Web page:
Papulonecrotic tuberculid: Pityriasis lichenoides et varioliformis acuta, secondary syphilis, necrotizing leukocytoclastic vasculitis, and perforating dermatosis.

Erythema induratum: Polyarteritis nodosa, lupus profundus, subcutaneous sarcoidosis, cutaneous lymphoma (subcutaneous panniculitis-like T-cell lymphoma).


  1. Mantoux: Tuberculin positivity is a part of the diagnostic criteria of tuberculids. A rare case of lichen scrofulosorum with a negative test attributed to malnutrition has been documented.[54]
  2. Interferon-γ releasing assay (IGRA): It was introduced as a promising tool in the diagnosis of latent TB having several advantages over the tuberculin skin test including higher specificity and no influence from past BCG exposure. Its use has been evaluated in patients with erythema induratum, which may not have a tubercular cause. A retrospective study evaluating 22 patients of erythema induratum of Bazin demonstrated a positive response to IGRA in all cases (100%), and the authors suggested that if erythema induratum of Bazin is clinicopathologically suspected, IGRA should be performed due to its excellent diagnostic performance.[48,77] However, the World Health Organization discourages its use in low- and middle-income countries.
  3. Dermoscopy: Dermoscopy of two pediatric cases of lichen scrofulosorum showed pale round monomorphic grouped perifollicular dots with a central brown follicular plug and marginal rim of fine white scaling [Figure 5].[78] More studies are needed to document the dermoscopic features of various types of tuberculids and whether this tool can be used in accurately differentiating tuberculids from other conditions.
  4. Histopathology: Table 3 describes the histopathological features of each type which are characteristic and help in differentiating it from other conditions.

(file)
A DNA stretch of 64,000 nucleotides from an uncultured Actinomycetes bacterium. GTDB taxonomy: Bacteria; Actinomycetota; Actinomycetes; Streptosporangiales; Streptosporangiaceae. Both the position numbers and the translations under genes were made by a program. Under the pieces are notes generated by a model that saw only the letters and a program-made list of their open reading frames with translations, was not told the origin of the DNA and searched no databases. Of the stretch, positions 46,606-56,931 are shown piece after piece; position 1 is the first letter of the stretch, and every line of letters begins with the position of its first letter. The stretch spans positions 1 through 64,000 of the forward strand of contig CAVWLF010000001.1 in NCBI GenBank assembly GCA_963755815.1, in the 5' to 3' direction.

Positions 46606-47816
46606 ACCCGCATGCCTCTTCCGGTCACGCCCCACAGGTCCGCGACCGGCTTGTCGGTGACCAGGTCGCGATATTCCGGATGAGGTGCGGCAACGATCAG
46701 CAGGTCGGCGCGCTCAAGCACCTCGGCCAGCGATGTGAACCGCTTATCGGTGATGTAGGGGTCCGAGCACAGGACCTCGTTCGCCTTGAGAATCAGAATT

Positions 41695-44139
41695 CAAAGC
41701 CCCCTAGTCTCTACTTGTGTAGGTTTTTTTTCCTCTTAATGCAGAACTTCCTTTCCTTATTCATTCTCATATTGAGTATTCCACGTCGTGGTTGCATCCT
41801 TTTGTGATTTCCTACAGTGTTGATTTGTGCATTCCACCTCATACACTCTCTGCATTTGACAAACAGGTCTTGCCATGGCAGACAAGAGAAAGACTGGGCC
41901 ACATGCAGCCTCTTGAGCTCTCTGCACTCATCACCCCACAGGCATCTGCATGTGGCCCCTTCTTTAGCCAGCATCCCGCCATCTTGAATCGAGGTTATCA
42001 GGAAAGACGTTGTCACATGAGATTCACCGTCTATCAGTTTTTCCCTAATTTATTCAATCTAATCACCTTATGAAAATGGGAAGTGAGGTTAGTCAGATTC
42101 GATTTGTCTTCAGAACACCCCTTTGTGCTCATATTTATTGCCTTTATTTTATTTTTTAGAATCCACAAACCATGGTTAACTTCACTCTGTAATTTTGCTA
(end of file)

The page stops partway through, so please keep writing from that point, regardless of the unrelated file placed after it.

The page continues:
5. Polymerase chain reaction (PCR): Previously, many studies have demonstrated PCR positivity in the biopsy specimens of tuberculids. A recent study evaluated the use of nested PCR targeting the IS6110 insertion sequence of M. tb to improve the M. tb detection rate in blood samples of 14 patients of erythema nodosum or erythema induratum of Bazin. Eleven (78.6%) patients tested positive, but the difference between the outcomes of the QuantiFERON and the IS6110-nested PCR tests was not statistically significant.[85] More studies are needed to establish the efficacy and usefulness of these PCR-based blood tests in diagnosing underlying TB in suspected tuberculid cases.

Figure 5:
Dermoscopy showing a central structureless area surrounded by brown hyperpigmentation and fine white scaling at places [Dermlite DL4, non-polarized, 10×]
Table 3:
Histopathological features of various types of tuberculids
Figure 6:
(a-c) Dense perifollicular infiltration of lymphohistiocytes characteristic of lichen scrofulosorum [H and E ×20, ×40, and ×100, respectively]
Figure 7:
(a-c) Lobular panniculitis with infiltration of lymphohistiocytes and Langhans giant cells in erythema induratum [H and E ×20, ×40, and ×100, respectively]
Figure 8:
(a-c) Thickened septae with infiltration of lymphocytes in erythema nodosum [H and E ×20, ×40, and ×100, respectively]


Despite the presence of strong tuberculin positivity and characteristic clinical and histopathological features of each subtype of tuberculid, establishing a diagnosis of tuberculids beyond any doubt may not be possible in every case. In developing countries such as India, a modification of the criteria recommended for cutaneous TB[52] may be used as a guideline:

  • Patients have characteristic histopathological features of true tuberculids.